The onset of sexual differences in the metabolism of porphyrins and melatonin in the Harderian glands of Syrian hamsters was studied. Three weeks after birth, the porphyrin concentrations were already higher in glands of females than in those of males. Castration of 22-day-old male hamsters led to an increase in Harderian porphyrin concentrations, although the levels of intact females were not reached. The administration of testosterone to 22-day-old female hamsters resulted in a marked decrease in porphyrin concentrations. Study of the development of sexual differences in the enzymes involved in melatonin synthesis, n-acetyltransferase (nAT) and hydroxyindole-O-methyltransferase (HIOMT) indicated that not all the sexual differences observed in these glands begin at the same time. Thus, while differences in NAT activity were detected after the age of 3 weeks, male-female differences in HIOMT activity were only observed after 7 weeks. Castration of prepubertal male hamsters lowered NAT but not HIOMT activities. The administration of testosterone to prepubertal female hamsters led to male activity levels in both enzymes. Although circulating androgens seem to have a crucial role in maintaining sexual differences, other hormones including those from the pituitary and thyroid glands are probably also important for generating these sexual differences.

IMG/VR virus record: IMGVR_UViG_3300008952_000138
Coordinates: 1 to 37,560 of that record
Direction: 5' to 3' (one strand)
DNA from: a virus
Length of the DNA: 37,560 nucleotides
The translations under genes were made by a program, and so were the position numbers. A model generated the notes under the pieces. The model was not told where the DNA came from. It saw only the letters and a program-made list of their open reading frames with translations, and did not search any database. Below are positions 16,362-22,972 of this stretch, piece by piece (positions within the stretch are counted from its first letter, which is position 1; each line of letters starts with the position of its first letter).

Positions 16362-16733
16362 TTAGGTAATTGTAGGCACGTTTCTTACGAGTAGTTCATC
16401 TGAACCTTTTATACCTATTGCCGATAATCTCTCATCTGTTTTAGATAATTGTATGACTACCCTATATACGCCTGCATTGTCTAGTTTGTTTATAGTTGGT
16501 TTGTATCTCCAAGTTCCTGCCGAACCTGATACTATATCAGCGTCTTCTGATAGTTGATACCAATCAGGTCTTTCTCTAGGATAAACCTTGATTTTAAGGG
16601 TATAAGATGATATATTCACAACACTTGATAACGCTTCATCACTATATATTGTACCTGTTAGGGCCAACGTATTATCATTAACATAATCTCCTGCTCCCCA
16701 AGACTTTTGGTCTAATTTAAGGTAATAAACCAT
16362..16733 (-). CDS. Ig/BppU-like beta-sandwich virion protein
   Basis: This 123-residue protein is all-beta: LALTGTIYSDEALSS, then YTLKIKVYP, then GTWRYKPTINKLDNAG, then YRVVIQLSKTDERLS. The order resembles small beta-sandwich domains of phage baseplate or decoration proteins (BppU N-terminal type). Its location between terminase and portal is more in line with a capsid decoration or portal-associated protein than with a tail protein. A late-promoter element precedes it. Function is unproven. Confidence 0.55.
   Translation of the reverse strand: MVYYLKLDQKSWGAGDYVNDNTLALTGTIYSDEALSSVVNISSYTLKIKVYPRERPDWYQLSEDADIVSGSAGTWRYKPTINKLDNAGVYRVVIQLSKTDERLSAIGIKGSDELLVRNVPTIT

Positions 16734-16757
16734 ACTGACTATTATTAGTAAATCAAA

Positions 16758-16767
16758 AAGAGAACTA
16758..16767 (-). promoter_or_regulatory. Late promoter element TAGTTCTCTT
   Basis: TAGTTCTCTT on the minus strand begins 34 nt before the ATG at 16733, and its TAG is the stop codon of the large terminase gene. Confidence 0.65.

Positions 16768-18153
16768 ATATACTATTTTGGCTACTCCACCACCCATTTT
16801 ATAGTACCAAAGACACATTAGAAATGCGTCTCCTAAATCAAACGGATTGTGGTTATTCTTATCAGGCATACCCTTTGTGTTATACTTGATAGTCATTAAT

|Original language||English (US)|
|Number of pages||6|
|Journal||International Journal of Developmental Biology|
|State||Published - Sep 2 1991|
ASJC Scopus subject areas
- Developmental Biology